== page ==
[Loadstone] Possibility to ignore Cellid...

Grzegorz Zlotowicz grzezlo at gmail.com
Fri Oct 9 01:15:13 BST 2009


Hi,
A bts is an abbreviation from base transceiver station:
http://en.wikipedia.org/wiki/Base_Transceiver_Station
and means the same as cell site (i read it a minute before).
The sectoring of station is well described in the wikipedia, so i'll quote a 
bit of their article about it, at the end of this message.
I'm not sure if the result processing is needed, simply clause "order by 
cellid desc" should do the trick - if the query will return some non0 value, 
it'll be the first row of result; if there is only description of cell with 
cellid 0, it'll be the first.
Also a clause "limit 0,1" would possibly be nice, if the symbian dbms 
handles it...
For the database of 25500 bts stations in Poland, each has a cellid greater 
than 0; i suppose that it'll be no exception, but even if so, the whole 
process stays well:
when you get from the phone an information that current cellid is 0, the 
suggested query becomes a bit nonsense (cellid=0 or cellid=0), but nothing 
bad happens.
When in the same exceptional bts with 0 cellid some user added the point 
with cellid=1, the suggested query (cellid=1 or cellid=0) order by cellid 
desc... will return proper answer...
Only result is that for such hipothetical bts the cellid0 will be the 
default cell description for unknown cellids inside the lac, which is also 
acceptable imho.
The separate database for bts data would be great, but from an other point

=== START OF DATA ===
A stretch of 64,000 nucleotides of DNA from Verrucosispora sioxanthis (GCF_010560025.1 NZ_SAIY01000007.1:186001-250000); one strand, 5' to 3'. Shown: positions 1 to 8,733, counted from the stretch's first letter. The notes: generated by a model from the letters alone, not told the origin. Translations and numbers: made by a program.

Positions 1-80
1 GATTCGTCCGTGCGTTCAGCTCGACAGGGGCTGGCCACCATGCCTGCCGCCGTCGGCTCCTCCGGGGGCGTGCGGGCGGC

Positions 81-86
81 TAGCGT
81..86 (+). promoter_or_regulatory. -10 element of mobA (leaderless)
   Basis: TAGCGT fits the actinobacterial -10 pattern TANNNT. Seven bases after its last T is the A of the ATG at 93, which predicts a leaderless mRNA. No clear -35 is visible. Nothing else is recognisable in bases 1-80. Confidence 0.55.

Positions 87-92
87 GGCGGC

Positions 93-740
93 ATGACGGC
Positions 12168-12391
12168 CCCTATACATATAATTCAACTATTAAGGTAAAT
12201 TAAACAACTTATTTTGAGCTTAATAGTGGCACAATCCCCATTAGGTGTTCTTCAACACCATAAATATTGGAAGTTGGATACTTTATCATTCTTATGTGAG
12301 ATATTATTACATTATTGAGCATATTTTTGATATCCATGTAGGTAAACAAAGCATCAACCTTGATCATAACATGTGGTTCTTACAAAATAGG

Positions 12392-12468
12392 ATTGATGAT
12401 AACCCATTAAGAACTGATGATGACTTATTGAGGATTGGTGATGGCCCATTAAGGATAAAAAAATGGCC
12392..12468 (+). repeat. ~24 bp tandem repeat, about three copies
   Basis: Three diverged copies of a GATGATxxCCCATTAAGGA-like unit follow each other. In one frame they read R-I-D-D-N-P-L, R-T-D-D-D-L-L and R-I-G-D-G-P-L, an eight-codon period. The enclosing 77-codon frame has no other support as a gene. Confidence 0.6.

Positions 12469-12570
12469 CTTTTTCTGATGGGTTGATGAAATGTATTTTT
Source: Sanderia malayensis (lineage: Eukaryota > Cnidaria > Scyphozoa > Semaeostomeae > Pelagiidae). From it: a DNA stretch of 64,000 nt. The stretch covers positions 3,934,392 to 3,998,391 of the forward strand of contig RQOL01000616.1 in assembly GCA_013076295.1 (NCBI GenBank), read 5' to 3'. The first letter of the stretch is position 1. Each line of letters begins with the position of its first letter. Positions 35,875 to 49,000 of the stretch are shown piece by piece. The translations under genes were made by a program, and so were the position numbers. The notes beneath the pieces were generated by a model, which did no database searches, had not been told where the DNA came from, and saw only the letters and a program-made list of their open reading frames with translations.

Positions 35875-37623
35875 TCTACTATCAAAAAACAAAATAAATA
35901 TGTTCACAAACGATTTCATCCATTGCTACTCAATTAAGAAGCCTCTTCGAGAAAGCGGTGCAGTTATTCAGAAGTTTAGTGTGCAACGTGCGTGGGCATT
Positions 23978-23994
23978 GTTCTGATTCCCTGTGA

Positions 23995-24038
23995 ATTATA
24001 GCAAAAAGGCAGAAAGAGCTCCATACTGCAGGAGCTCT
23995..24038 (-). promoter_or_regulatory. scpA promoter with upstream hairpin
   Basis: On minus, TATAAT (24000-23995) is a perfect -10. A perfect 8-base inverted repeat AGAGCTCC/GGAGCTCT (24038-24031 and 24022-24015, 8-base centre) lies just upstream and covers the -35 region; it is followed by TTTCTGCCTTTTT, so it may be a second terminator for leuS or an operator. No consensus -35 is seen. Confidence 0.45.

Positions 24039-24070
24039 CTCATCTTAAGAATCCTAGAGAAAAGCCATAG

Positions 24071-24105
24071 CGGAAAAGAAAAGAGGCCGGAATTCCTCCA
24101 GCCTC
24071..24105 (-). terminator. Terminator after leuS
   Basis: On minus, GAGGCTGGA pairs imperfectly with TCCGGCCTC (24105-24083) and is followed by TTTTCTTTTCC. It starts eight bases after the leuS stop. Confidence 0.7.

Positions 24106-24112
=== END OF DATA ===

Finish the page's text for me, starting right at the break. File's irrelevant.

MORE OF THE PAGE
of view in actual state you can have small separate databases for separate 
areas (cities), and querying them will be fast; having all bts data combined 
into one huge db could generate a problem of long times of responses...

I don't know if there is official bts listing for some countries - it seems, 
that all those data are experimental work of hobbyist...
A good news is, that rather for sure all this data is machine readable, 
letting those people use a specially developed programs to hunt the new bts 
station numbers (the Polish btsearch.pl site recomends few such 
programs...).
Next good thing is, that from few sources there is a www.senderliste.de site 
referred as a list of sites collecting the bts data - unfortunately in 
german language, but with simple table (code of country and site link...).
I didn't explore given sites yet, so i don't know for sure anything about 
them.
Greetings, Greg.

Quote from wikipedia:
Typically a BTS will have several transceivers (TRXs) which
allow it to serve several different frequencies and different sectors of the 
cell
(in the case of sectorised base stations).
Sectoring
A cell is subdivided to a sure number of fields, every one of which "is 
illuminated"
from an antenna directive (or panel), that is an antenna that "does not 
illuminate"
in all the directions, but concentrates the flow of power within a 
particular area
of the cell, known as sector. Every field can therefore be considered like 
one new
cell. By using directional antennas, the co-channel interference is reduced. 
A typical
structure is the trisector, also known as clover, in which there are 3 
sectors, each
one served by separate antennas. Every sector has a separate direction of 
tracking
of 120° with respect to the adjacent ones. If not sectorised, the cell will 
be served
by an omnidirectional antenna, which radiates in all directions. Bisectored 
cells
are also implemented with the antennas serving sectors of 180° separation to 
one
another.
End of quote. 



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